The antibacterial activity of 3 was evaluated only against Gram-positive bacteria with three strains of S. aureus and three antibiotic resistant strains of Enterococcus faecalis, since it was known from our previous studies8 that the related hybrid 2 had no antibacterial activity against Gram-negative bacteria (concentration up to 150 μM against Escherichia coli) possibly due to the INF55-insenstive RND pumps present. The results are given in Table 1. 3 was more potent as an antibacterial than 2 with MIC values up to 1.8-fold greater, as well as being over 382-fold greater in activity than 1 itself against NorA overexpressing S. aureus strain K2378. The MIC of 3 was essentially the same, 1.7 μM, in a mutant strain of S. aureus lacking the NorA MDR pump (K1758), in the wild type (8325-4), and in the strain overexpressing the NorA pump (K2378). 3 thus seems to block not only the NorA pump but also the additional MDR pumps14,15 in S. aureus. Furthermore 3 had excellent antibacterial activity (MIC 3.4 μM, Table 1) against E. faecalis which is known for its high levels of “intrinsic antibiotic resistance”16,17 and was resistant to 1 with an MIC of 650–1300 μM.
It is also pertinent that 3 can be transported rapidly into the bacterial cells, which can be seen in the uptake assay results (Figure 2). Both hybrids 2 and 3 show a higher level of accumulation than 1 alone or in the presence of the MDR inhibitor INF55 (Figures 2a–2c). No difference in uptake of both hybrids was observed in norA-deleted (Figure 2b) and overexpressed (Figures 2c) strains of S. aureus, which suggests an inhibition of the NorA pump and also is consistent with the antibacterial activity data.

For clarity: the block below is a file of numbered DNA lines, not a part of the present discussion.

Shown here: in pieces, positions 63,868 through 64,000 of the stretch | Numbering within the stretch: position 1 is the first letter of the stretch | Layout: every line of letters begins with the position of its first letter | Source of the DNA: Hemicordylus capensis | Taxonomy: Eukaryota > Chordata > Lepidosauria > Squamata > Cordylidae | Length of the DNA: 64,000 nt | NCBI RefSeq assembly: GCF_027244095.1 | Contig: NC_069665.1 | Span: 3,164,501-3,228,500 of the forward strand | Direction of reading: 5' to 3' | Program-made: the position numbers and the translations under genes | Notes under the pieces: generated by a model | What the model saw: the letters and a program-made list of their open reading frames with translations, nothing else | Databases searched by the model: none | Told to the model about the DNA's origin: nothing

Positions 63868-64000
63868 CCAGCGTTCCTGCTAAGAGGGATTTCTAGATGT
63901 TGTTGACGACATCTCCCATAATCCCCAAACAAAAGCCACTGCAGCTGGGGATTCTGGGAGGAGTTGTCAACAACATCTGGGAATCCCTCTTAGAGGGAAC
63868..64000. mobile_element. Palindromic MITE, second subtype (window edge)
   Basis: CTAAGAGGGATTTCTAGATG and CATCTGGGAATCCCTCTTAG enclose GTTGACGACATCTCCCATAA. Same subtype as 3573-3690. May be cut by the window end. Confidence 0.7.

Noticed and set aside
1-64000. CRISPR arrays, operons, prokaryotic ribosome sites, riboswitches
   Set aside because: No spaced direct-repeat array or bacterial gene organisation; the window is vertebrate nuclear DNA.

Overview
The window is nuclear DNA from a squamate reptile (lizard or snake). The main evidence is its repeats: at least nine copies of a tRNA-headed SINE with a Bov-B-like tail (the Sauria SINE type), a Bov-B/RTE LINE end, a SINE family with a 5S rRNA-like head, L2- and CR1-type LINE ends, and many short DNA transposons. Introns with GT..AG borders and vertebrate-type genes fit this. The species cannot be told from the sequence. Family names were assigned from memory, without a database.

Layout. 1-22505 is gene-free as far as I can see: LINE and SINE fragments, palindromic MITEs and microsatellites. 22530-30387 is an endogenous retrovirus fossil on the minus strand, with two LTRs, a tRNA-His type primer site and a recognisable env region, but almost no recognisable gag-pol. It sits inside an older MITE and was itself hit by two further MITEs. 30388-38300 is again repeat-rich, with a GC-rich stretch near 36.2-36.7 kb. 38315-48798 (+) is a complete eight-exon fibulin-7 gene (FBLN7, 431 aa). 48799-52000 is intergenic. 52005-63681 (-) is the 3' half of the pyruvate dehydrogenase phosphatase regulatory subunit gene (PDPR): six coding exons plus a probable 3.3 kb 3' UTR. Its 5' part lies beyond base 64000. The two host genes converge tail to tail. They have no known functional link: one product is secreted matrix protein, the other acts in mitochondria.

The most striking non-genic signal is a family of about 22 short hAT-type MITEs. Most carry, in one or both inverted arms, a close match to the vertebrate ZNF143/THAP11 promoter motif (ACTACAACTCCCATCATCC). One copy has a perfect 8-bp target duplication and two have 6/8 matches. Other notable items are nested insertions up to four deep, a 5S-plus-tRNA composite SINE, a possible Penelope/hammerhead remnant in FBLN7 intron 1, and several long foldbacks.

The increase in berberine fluorescence on binding to DNA is used to monitor berberine accumulation in the cell.18 However, berberine hybrids 2 and 3 contain an additional group which could affect their fluorescence properties and/or binding to DNA. The fluorescence spectra of 2 in the presence or absence of DNA (results not shown) indicated that the fluorescence properties were changed due to the attachment of INF55. The maximum fluorescence in the absence of DNA shifted from 560 nm in the case of 1 to 530 nm for 219 and 3. Interestingly the intrinsic fluorescence of 3 was around 36 times higher than that of 1 at the same concentration. The presence of DNA has a different effect on the hybrids, with 3 showing no effect on the fluorescence spectra, while the fluorescence maximum of 2 increased around 3.5 times. Importantly 2 and 3 showed no significant difference in maximum fluorescence due to different DNA concentrations.